Oct 11, 2015

What are you thankful for?

I would rather have a mind opened by wonder
than one closed by belief.
Unknown




What are we thankful for?

Being 'home' for a short while, away gaining new understanding and knowledge through our travels has helped answer this question more clearly. It is too easy to lose track of the good in life. We are thankful to have the freedom to do what we want to do. Right now that want is traveling / sailing but it could be anything from gardening to writing.

Coming back to the U.S. has confirmed that notion as we witnessed how many more people barely make enough to feed and shelter themselves, leaving nothing extra to spend on something interesting like an enlightening learning experience or the simple unencumbered sharing of fun times with family and friends. The pundits want us to believe there is little inflation but we feel sticker shock every time we buy basics. Rather than progressively being lulled by gradual price increases, we skipped nearly four years of history and it comes as a painful sudden realization. Wages not keeping up adds to growing gaps in the ability to save, the only way to attain a little of any freedom...

Fewer Americans than ever take vacations due to fear of losing their jobs or lack of money. What has the U.S. become? Certainly no longer the Land-of-the-Great except for the lucky few. It is sad to see how fewer and fewer choices the next generations (our kids and grandkids) have compare to what we had. We understand the powers-that-be like it that way since it doesn't allow their 'minions' time to think and question what they are doing, why they live that life or research the possibility of a better way.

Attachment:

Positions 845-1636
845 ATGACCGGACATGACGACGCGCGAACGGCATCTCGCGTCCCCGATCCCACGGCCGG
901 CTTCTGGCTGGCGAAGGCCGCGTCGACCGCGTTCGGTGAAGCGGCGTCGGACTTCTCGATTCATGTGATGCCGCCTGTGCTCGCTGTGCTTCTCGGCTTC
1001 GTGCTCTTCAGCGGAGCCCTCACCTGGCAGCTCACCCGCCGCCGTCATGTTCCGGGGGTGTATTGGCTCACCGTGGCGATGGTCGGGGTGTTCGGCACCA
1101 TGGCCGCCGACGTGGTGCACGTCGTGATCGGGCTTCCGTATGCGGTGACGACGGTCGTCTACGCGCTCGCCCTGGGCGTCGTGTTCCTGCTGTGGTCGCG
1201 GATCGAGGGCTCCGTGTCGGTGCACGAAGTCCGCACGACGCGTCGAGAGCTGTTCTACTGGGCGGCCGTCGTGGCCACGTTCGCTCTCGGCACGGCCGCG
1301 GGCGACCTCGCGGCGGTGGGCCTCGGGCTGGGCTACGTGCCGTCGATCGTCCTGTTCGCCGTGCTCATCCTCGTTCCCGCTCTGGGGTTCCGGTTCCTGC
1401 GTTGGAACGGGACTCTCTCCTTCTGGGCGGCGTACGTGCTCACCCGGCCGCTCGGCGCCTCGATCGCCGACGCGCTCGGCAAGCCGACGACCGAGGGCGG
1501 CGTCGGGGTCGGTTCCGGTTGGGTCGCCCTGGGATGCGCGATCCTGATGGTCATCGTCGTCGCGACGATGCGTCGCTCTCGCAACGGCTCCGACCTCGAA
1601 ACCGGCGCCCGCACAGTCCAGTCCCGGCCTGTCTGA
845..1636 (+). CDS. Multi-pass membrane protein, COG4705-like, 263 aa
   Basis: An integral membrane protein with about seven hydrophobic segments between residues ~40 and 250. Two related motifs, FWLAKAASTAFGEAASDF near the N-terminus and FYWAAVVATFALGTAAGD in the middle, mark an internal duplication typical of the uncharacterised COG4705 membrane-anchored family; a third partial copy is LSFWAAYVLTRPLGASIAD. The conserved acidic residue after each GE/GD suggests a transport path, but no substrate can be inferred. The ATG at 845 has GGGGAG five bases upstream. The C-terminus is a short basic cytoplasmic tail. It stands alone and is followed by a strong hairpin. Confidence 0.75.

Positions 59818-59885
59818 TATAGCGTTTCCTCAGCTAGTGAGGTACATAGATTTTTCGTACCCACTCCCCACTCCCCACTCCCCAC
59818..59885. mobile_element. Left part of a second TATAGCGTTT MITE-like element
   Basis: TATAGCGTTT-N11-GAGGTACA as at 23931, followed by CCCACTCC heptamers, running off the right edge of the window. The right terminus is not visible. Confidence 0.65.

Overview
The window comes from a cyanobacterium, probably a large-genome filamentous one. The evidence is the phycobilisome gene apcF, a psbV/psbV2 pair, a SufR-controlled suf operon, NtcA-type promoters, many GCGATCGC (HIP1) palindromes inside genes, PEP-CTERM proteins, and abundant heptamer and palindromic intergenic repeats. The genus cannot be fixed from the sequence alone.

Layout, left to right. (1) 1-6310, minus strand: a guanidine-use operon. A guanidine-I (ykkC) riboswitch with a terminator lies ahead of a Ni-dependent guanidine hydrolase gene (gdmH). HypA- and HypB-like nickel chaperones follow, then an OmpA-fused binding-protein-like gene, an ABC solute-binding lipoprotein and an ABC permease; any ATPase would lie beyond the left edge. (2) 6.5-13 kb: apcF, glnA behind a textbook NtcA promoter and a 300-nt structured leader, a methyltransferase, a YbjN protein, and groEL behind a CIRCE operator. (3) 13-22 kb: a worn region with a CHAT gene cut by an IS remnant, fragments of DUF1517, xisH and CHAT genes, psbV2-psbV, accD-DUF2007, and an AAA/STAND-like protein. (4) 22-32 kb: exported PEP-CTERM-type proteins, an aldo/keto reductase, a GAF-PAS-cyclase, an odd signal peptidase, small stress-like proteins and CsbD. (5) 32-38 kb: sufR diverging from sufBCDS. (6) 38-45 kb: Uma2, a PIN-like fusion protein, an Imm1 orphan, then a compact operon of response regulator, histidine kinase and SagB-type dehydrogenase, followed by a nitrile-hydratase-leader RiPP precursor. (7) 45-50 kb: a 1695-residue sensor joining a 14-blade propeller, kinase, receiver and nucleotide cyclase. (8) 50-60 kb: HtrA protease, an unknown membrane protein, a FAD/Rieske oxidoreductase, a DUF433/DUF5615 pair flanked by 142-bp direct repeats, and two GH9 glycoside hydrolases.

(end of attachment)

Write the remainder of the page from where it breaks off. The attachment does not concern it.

What is harder yet is meeting so many people from other countries who want to emulate us! Why oh why??? We seemingly prefer what they have, they want what we are running away from. They mostly see the money and glamor, not understanding the true costs involved. We feel the urgency to visit other cultures before they get swallowed by consumerism, sameness, lack of empathy, unwillingness to explore, just 'happy' with the pathetic status quo.

While exchanging ideas with foreigners, we often times try to expose the ugliness beneath that thin veneer but are as unsuccessful as telling a kid not to touch something that is hot. They have to touch and burn themselves in order to learn and understand hot. Thankfully we have met more and more who are returning to their country no longer buying into the 'American Dream'. Most do it so their kids have a more reasonable and compassionate upbringing.

Many travelers speak of reverse culture shock upon their return after any length of time away from their homeland. Being aware of, as well as understanding that phenomenon, doesn't make it any easier nor less frustrating. How quickly we want to return to exploring the world once we set foot back here. Our own culture now betraying what we have become to know, like and desire of a happier and healthier life.